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a stout time There's an 'air of hope' for wet pubs, says manager of one of Dublin's most iconic boozers

Manager's mind is now focused on June 7 when pubs will finally be able to open outdoors service


Daniel Smith of the famous Grogan's Castle Lounge on William Street

Daniel Smith of the famous Grogan's Castle Lounge on William Street

Daniel Smith of the famous Grogan's Castle Lounge on William Street

The manager of one of Dublin’s most iconic pubs has described how there is now an air of hope for the so-called wet pubs, which have remained barred and bolted for 411 days, according to a clock on the website of the Licensed Vintners Association. 

Daniel Smith, of the famous Grogan's Castle Lounge on William Street in the south inner city, last served a pint in March 2020.

“I can't wait for the day when that clock becomes redundant,” he said. “It's powerful in a way because it shows just what's been going on. But it’s also something we wish we never had to have and now we’re hoping that we will never have to have it again.”

Daniel's mind is now focused on June 7 when pubs will finally be able to open outdoors service. He is also looking past that to “hopefully” July when they will be allowed to serve indoors too.

But Grogan’s has always been popular among punters for its great outdoors spot with a busy pedestrian street running alongside which made it great for people watching.

“It is exciting,” he said. “I’ve been here all morning having a good look around and trying to figure out how to maximize our space so we can fit in as many people as we safely can.

“They’ve said they’re won’t be an arbitrary figure like 15 people allowed gather outdoors, such as last year. Instead, it will be based on the size of your premises and I think that puts us in a nice position in that we’re on an open road. We don't have an enclosed area like a beer garden that has a certain square footage.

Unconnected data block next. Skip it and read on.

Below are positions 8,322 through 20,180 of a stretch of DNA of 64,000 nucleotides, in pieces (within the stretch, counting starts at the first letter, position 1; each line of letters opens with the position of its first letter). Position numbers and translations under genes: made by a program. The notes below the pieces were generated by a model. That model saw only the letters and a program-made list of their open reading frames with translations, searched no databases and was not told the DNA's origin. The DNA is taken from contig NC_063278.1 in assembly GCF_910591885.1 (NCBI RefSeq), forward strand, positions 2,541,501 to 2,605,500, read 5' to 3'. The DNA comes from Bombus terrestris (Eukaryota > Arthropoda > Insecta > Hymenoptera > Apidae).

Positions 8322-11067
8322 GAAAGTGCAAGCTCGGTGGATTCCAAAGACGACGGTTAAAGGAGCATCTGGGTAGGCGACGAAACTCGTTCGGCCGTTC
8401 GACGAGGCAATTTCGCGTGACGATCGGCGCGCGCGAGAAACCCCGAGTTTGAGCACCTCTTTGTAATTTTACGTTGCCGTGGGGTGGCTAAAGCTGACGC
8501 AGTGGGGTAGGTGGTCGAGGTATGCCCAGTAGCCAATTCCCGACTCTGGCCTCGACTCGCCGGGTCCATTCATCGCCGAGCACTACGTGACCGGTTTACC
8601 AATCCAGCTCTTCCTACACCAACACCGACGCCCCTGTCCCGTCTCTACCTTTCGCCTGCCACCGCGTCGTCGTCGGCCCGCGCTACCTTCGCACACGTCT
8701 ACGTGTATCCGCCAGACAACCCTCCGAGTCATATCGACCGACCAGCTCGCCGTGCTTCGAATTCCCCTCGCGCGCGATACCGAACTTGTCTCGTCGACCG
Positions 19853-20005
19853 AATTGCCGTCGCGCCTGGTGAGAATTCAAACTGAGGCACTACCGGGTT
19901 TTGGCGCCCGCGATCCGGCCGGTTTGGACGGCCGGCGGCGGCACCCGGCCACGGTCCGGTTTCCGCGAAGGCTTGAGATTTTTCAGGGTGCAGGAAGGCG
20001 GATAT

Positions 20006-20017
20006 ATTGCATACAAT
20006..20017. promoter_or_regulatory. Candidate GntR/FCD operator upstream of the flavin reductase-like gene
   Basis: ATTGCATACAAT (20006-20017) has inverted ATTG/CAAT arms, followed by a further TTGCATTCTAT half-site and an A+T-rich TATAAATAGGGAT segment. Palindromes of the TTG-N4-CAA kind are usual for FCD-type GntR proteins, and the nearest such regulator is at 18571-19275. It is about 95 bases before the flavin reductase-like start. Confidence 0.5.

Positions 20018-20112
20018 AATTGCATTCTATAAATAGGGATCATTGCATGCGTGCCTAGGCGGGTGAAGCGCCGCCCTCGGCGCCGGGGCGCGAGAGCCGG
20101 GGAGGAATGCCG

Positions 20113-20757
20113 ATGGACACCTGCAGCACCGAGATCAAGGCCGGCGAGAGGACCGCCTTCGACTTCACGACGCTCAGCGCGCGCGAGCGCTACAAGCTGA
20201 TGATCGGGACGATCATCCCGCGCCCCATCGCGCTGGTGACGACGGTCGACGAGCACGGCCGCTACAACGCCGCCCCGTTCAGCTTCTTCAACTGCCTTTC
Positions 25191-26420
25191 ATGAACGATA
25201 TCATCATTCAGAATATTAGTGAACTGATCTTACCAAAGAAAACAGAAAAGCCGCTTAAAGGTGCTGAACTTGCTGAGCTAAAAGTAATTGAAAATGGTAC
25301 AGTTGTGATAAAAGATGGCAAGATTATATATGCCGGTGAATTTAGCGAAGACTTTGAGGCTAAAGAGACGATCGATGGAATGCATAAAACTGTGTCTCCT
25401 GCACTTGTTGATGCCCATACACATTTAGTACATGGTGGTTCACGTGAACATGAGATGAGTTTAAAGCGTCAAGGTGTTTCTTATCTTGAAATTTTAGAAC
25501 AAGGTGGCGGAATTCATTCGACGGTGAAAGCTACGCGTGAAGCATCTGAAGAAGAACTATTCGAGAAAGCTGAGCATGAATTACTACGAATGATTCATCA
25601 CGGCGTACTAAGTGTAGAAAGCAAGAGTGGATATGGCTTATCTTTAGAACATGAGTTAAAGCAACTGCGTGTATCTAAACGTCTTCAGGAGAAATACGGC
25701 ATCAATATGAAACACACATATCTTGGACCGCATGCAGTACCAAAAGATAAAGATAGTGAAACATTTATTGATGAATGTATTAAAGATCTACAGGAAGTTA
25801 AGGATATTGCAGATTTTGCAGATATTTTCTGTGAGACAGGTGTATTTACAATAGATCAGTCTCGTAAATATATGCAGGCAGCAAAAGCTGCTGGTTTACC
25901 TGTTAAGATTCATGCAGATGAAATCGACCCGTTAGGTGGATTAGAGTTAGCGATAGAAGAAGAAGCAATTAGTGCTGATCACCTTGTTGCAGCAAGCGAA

“Obviously we’ll abide by the social distancing guidelines and regulations but it's really just about getting back to work, getting our staff back and our customers back, if not in the door then out the door.”

Daniel admitted that there have been “a lot of tough days and tough weeks” in the past year, “particularly around last summer when we were geared up to open three or four times and then we didn't get the go ahead.

“I’d have come in a couple of times a week and throw my eye over the place and turn on the heating over the last 14 months and it’s been depressing. A pub without its customers and without its staff is just four walls.

“We spent a lot of money on getting the environment right and got our staff in for meetings and then we had to tell them with three days’ notice that their job wasn’t there anymore. And that's been really difficult. There have been days when it did feel like this was never going to end. Hopefully now the light is showing at the end of the tunnel.

“We had 16 staff when we closed and we I think we have nine remaining. Almost all of our part time staff have left the industry, unfortunately. And I think that's a big problem that will be facing the industry as a whole over the next couple of years going forward, to get and retain new staff because the job security is not what it was before.

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“I think what's crucially important now will be continued State support for businesses. We can’t be under any illusions that there's gonna be eureka moment where once places are able to get back open things will be 100% again. We’re going to be operating under restriction for the foreseeable future.

“Hopefully, towards the end of the year the restrictions will be lifted as the vaccination programme goes to plan. But some places are still going to struggle when the overheads come back in. We really need to hit the ground running.”

As for the lockdown policy imposed in the industry Daniel said: “We can't say the pubs should never have been shut, absolutely, there were times during the past 14 months when pubs should have been shut alongside other business as well.

“But our biggest gripe was the nine euro meal thing that we never believed made any sense. I think the admission from people within government that it didn't make sense is reflected in their policy with all pubs now being treated the same.

“So that's something that has really been a big issue but we’re at the stage now where that's been rescinded and we're looking forward to finally getting back. We’re trying not to dwell on the negatives too much anymore, you know, and just look forward to the path ahead and hopefully brighter days are coming.”

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